Rebecca and Esther took over Rugbytots, Brighton & Worthing, which is aimed
at 2 to 7 year olds, in November 2018.
They are friends who were looking for
a new challenge since having children.
They have a real passion for working
with kids and getting them to be more
active whilst having lots of fun.
The Rugbytots franchise ticked all the boxes and they plan to further build on its success
by adding more weekend sessions and
taking Rugbytots into school curriculums,
after- school clubs and nurseries.
Click on www.rugbytots.co.uk to find out more.

The benefits of ‘bouncing’!

By | children's health, Education, family, fun for children, Health, Mental health, Party, play, Uncategorized

by Springfit Gymnastics and Trampoline Clubs

There are many benefits to participating in trampolining and gymnastics. They are great sports for all ages and fitness levels, and for people who enjoy both individual sports and teamwork. They provide a chance to set your own goals and work at your own pace.

Here are just a few of the reasons to get involved with gymnastics and trampolining in 2019.

Health and fitness
The moves taught are designed on a progressive scale to allow further development to make them harder and more intricate. With each level achieved through suitably planned training, participants are able to improve their joint health, maintain muscular development and improve cardiovascular fitness, making you feel healthier and more alert. Unlike running, trampolining has comparatively low joint impact for an intense exercise routine. It has been proven that trampolining improves your metabolic rate, helping you stay fit and healthy!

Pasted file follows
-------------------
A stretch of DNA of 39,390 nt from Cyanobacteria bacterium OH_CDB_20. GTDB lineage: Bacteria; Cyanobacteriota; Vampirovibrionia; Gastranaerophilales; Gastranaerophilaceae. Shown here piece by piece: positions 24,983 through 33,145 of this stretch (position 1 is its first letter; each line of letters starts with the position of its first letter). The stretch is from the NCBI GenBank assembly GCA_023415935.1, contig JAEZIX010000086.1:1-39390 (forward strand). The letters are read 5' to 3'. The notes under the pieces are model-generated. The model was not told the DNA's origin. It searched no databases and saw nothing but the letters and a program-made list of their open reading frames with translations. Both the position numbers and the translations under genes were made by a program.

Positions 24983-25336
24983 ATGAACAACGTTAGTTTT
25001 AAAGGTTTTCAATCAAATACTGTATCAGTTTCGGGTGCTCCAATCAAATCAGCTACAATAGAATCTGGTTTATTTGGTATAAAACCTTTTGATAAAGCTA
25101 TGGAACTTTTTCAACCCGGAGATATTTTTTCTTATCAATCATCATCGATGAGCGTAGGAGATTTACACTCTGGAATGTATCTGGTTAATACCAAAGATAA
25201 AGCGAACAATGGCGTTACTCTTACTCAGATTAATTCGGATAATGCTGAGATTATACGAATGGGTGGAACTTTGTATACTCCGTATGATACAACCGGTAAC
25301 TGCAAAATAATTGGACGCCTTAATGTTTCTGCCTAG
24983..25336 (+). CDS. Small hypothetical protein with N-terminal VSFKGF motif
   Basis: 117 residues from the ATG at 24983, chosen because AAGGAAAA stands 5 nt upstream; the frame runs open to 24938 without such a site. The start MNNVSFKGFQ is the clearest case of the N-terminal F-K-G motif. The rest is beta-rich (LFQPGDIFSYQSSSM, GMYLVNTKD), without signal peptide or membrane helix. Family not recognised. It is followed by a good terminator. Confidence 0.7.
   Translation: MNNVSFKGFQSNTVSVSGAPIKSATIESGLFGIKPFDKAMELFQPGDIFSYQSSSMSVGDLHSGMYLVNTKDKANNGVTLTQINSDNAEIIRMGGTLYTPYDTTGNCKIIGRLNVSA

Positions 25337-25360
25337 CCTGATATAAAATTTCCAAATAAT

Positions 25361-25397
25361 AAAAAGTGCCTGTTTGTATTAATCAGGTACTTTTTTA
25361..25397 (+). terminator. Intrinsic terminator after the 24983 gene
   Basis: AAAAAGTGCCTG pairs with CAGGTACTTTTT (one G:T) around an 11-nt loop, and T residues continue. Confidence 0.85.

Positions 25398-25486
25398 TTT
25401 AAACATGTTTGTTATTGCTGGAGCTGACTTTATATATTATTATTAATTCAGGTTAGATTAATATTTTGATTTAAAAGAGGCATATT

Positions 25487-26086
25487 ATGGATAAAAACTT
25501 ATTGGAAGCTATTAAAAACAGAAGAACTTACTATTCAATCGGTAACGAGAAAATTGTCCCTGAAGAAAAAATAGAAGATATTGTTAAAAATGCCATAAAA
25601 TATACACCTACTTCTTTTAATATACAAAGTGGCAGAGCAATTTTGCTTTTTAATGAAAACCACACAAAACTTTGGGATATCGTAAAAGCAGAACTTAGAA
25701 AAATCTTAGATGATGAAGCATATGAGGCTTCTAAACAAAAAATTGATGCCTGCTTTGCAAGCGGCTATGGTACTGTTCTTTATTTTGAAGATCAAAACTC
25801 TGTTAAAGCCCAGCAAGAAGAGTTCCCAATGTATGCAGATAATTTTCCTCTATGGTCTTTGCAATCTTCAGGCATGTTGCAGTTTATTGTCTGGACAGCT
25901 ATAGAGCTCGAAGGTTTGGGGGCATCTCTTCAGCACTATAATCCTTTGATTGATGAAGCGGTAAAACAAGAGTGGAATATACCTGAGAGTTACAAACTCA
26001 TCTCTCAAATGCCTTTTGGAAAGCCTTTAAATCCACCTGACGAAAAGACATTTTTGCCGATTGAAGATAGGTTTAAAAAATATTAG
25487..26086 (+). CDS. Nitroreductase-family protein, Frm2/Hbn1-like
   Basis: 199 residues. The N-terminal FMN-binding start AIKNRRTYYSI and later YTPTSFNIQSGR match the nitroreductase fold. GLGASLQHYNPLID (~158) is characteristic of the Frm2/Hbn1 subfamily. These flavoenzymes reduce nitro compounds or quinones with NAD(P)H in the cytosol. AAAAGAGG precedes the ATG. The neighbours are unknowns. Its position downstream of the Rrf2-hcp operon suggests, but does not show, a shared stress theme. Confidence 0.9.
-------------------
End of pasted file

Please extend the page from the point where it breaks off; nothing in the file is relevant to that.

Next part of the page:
Mental health
Both gymnastics and trampolining are extremely beneficial for improving concentration and mental focus. These activities are great for a child’s cognitive development – encouraging them to use their imagination and gain a better understanding of their body and capabilities. The physical activities you perform will also make you feel happier, more positive, and even more self-confident. Endorphins, the positive mood-enhancing natural chemicals released by all exercise are triggered, and in trampolining especially, the sheer fun factor of jumping up and down will make you smile, make you laugh and make you feel really happy. It’s hard to feel blue when you’re bouncing!